Supporters who unsuccessfully pushed for North Dakota's Ethics Commission to be in charge of reapportioning the Legislature are focused on upcoming redistricting done by state lawmakers, with an eye toward pushing for subdivided House districts and guarding against gerrymandering.
The Legislature's 16-member Redistricting Committee meets Thursday at the state Capitol to begin redrawing legislative districts for the next 10 years, using newly released 2020 Census data. The Legislature is expected to meet in November to approve a new map in time for 2022 elections.
Four voter groups including North Dakota Voters First, which proposed the unsuccessful 2020 ballot measure tasking the ethics panel with redistricting, are calling for "fair maps" respecting existing boundaries and community makeups. The state Supreme Court removed the measure from the ballot for its petition not including the proposal's full text.
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The measure also proposed subdivided House districts, which the groups support for bringing representatives closer to constituents, especially as rural districts are expected to be larger and fewer due to urban population growth.
Subdivided House districts would essentially split a legislative district in two, with a representative elected from each half, versus at-large as now. North Dakota's constitution does allow House subdistricts.
"This is nonpartisan work, and we want a fair map for all North Dakotans," Voters First Director Rick Gion told reporters Wednesday.
The groups, which include North Dakota Native Vote and the League of Women Voters of North Dakota, also raised concerns of gerrymandering, or drawing boundaries to favor certain incumbents.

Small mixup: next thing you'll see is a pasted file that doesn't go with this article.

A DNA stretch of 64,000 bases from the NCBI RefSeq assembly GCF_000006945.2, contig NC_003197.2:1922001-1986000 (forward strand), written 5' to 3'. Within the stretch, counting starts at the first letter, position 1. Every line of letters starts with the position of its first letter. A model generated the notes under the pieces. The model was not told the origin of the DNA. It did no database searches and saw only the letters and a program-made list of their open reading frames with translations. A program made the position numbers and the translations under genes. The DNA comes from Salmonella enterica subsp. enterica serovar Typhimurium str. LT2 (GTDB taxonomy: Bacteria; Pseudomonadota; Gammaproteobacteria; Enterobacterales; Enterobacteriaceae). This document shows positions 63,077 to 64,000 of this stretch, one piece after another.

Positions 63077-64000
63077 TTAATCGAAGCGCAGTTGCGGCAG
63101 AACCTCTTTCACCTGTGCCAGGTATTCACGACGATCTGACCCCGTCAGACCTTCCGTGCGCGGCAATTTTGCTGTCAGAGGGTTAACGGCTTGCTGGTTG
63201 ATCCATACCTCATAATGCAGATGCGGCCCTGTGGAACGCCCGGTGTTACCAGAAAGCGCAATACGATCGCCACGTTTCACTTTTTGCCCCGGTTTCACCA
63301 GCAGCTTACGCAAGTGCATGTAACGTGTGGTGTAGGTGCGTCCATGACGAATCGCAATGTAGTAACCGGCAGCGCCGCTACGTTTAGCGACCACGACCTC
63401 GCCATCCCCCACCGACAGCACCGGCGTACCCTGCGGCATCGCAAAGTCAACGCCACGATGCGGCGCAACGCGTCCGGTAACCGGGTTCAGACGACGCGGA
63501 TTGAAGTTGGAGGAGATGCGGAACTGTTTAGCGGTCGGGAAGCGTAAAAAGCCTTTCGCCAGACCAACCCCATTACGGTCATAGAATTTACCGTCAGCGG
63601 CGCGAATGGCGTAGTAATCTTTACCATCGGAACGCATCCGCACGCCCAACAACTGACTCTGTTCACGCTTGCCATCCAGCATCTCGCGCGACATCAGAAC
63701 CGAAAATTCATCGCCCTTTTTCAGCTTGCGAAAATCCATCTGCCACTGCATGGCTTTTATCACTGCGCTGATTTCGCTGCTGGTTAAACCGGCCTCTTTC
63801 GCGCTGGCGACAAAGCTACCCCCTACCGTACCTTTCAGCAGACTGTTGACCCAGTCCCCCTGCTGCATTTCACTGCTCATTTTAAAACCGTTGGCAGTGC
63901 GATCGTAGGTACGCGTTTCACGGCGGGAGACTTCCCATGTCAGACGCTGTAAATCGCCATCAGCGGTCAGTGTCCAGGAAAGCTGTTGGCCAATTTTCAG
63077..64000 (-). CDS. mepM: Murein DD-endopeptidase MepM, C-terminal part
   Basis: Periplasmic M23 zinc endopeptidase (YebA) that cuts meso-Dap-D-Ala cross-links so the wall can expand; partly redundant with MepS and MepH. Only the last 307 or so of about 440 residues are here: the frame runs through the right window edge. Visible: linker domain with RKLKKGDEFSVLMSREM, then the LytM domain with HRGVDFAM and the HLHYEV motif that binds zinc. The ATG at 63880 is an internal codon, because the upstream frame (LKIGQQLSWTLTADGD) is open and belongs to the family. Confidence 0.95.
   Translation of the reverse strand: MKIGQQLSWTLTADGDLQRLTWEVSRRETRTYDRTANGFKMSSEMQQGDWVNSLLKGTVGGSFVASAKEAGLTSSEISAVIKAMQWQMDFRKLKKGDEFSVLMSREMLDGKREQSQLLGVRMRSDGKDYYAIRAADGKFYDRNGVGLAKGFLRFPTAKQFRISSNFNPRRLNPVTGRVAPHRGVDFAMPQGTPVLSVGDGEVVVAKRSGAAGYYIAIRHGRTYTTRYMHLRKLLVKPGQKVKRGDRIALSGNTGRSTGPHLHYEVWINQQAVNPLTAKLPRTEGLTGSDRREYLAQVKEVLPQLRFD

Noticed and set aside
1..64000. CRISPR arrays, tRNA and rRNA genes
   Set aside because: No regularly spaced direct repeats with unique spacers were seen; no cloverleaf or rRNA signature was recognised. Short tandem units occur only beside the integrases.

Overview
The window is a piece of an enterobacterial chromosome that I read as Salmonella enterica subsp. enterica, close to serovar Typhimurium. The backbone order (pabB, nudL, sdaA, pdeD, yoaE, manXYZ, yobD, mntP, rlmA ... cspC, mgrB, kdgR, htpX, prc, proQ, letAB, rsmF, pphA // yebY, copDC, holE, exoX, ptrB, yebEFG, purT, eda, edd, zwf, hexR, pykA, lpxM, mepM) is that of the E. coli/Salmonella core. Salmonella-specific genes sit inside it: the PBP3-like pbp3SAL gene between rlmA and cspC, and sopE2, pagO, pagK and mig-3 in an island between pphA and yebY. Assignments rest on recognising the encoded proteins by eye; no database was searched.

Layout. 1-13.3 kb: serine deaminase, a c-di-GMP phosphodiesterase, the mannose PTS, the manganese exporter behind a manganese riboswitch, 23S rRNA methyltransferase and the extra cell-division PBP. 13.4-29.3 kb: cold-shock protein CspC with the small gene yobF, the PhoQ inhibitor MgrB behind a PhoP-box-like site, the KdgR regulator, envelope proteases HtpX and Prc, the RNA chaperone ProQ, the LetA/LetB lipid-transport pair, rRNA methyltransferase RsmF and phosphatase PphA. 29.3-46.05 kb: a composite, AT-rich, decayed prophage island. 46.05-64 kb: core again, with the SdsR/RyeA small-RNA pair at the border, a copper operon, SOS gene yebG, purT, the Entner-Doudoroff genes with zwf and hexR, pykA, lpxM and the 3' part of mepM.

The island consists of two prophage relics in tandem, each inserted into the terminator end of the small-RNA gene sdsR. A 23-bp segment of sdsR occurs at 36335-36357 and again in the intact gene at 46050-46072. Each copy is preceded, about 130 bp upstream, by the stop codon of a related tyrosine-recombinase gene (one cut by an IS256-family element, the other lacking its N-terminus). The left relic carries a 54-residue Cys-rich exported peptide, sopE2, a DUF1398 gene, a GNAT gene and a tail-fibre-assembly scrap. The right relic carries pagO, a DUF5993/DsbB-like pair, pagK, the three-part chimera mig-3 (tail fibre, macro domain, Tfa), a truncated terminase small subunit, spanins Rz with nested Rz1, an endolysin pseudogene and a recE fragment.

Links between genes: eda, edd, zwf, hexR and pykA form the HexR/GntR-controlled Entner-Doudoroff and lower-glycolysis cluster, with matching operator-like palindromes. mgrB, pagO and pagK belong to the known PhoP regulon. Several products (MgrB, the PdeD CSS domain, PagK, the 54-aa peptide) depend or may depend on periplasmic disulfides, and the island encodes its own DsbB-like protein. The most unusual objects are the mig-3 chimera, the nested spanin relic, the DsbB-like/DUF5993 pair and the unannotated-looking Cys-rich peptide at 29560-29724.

"This is not about partisan politics ... this is about representation. This is about having equal access to electing somebody that knows the community," Native Vote Executive Director Nicole Donaghy said.
Ellen Chaffee, a member of the BadAss Grandmas for Democracy who helped lead the 2018 Ethics Commission measure, cited "explicit" comments by former House Majority Leader Al Carlson, R-Fargo, in 2011 after the last redistricting, such as "There's a few people that we would have preferred to protect that we weren't able to get done."
The former top House Republican told the Tribune that Chaffee didn't take his comments "in the right way."
"Every time you redistrict, there's a shift in the population, and because of that you have to get a certain number of people in each district, and sometimes we end up putting two Republicans that used to be from different districts in the same district, and that's what my comment meant," Carlson said.
Chaffee is "always digging for things that aren't there. We probably have the fairest system around for as far as redistricting goes," he added.
Chaffee also raised concerns that the Redistricting Committee consists of 14 Republicans and two Democrats, and has 14 men and two women and no Native Americans or other minorities.
The panel's political makeup reflects the power balance of the Legislature, which is Republican-controlled.
Thirty-two women serve in the 141-seat Legislature. At least three lawmakers claim a tribal affiliation.
House Majority Leader Chet Pollert, R-Carrington, said he emphasized experience and geographic representation in House Republican membership of the panel.
"I thought I did a pretty fair job on that," he said.
Senate Majority Leader Rich Wardner, R-Dickinson, said his criteria for Senate Republican membership were people "with integrity" and geographic distribution.
He said the Tribal and State Relations Committee, which he chairs, is taking input on redistricting from tribes, which he intends to report to the redistricting panel.
Facing Republican control in redistricting, Gion said the groups "will try our best" as they did against certain voting-related bills in the 2021 Legislature.
Chaffee said, "Anyone who is interested in how things work in Bismarck can watch this from start to finish without too much difficulty and can have an impact on that. Our major goal ... is to engage people with the process."
North Dakota has 47 legislative districts, each with one senator and two representatives.
The Redistricting Committee meeting will be available online at video.legis.nd.gov.
Reach Jack Dura at 701-250-8225 or firstname.lastname@example.org.